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Discussion — 9 Responses

  • Javier November 22, 2013 on 8:34 pm

    Its like fresh air

    Reply
  • Adriel Hampton November 22, 2013 on 11:59 pm

    Love, love, love this. I wanted to make my car available while I’m at work, but it’s hard to find a concentration of people who need cars in the same places that many folks are already driving to. Sending a self-driving vehicle off to pick up someone where they are solves this. Plus, I really want to nap, read or do productive tasks while commuting.

    Reply
    • John Robb Adriel Hampton November 24, 2013 on 3:28 pm

      True, it doesn’t solve the commute/travel problem. Telecommuting solves that. JR

      Reply
      • Adriel Hampton John Robb November 25, 2013 on 6:51 pm

        I think telecommuting remains strongly up for debate. There is a strong argument for a creativity that comes from urban density, and from the interactions between folks in a physical office.

        http://blog.idonethis.com/post/62808799986/unexpected-advice-on-preserving-startup-culture

        “Zappos CEO Tony Hsieh had a fascinating insight that he put into action, which spawned a $350 million infrastructure project in downtown Las Vegas. Hsieh learned that when companies grow, productivity per employee generally goes down. But every time the size of a city doubles, productivity per resident increases by 15 percent.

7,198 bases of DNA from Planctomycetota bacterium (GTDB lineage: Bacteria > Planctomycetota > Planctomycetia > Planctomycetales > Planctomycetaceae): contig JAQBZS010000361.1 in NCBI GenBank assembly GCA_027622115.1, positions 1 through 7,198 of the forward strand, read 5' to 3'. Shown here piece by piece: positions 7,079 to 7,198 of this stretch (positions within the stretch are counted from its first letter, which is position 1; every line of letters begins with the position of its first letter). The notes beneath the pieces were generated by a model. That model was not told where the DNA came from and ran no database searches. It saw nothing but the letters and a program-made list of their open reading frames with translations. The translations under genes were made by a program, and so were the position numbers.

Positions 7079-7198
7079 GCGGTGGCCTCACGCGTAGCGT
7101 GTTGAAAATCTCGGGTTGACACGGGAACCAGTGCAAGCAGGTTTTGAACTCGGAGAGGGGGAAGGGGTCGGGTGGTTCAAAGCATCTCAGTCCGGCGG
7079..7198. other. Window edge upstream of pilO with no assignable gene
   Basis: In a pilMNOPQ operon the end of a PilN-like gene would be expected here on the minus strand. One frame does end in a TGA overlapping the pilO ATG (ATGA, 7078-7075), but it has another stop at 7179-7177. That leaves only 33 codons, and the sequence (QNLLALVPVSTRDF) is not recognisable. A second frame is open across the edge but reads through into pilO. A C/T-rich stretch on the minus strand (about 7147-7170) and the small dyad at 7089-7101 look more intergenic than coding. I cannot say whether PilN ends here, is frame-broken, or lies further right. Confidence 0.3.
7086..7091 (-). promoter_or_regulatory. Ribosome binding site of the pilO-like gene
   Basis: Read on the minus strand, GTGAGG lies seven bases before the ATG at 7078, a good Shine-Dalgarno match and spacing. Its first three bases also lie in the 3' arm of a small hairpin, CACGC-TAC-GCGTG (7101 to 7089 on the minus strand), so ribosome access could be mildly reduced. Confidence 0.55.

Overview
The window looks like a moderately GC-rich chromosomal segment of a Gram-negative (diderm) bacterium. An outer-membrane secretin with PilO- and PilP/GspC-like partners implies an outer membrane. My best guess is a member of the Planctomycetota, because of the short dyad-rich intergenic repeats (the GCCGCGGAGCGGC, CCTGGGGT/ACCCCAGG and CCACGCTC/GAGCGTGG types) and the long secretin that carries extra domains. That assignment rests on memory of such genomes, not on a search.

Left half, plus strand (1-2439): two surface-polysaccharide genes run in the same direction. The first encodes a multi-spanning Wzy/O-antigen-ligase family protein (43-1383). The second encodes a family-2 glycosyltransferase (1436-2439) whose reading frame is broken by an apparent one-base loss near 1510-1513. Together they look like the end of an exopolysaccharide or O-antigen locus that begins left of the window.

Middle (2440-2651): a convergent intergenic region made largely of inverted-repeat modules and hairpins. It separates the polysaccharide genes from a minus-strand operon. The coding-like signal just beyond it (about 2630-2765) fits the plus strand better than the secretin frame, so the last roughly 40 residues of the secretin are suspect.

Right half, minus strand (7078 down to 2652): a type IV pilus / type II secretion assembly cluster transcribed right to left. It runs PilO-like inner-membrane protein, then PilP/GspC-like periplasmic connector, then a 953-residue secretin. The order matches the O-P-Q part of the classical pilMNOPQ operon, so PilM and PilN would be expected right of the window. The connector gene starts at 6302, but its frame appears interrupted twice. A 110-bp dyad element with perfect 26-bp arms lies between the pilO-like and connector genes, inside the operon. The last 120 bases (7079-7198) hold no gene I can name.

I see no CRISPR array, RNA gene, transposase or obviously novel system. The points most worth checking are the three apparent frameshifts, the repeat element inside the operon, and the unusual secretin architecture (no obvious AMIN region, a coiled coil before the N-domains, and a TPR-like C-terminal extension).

“That fact spurred Hsieh to intentionally evolve Zappos culture in a new direction — in the future, Zappos would be more like a city than a company.

        “Instead of building a new company headquarters cloistered away in a leafy suburb as Nike, Apple, and Google have done, Zappos would move its new headquarters into downtown Las Vegas and be a member of the community there. It wouldn’t have a lavish office with all the amenities so you’d never have to leave. Rather, the office would have minimal services in order to encourage employees to go out into the city, where fortuitous collisions and diverse social interactions can fuel innovation and creativity.”

        Reply
  • Chris November 23, 2013 on 11:39 am

    Large automated systems become subject to chaos theory. There may not be large accidents (the systems hopefully avoid collisions) but there will be large gridlocks, that will take time and human intervention to clear. Of course, we have them today with manually driven cars. But automated systems suffer this too – some may remember a day in the 1990s when the long distance telephone system failed all over the US – it was not fully understood, and thought to be a chaotic condition cause by a large, non-linear control system.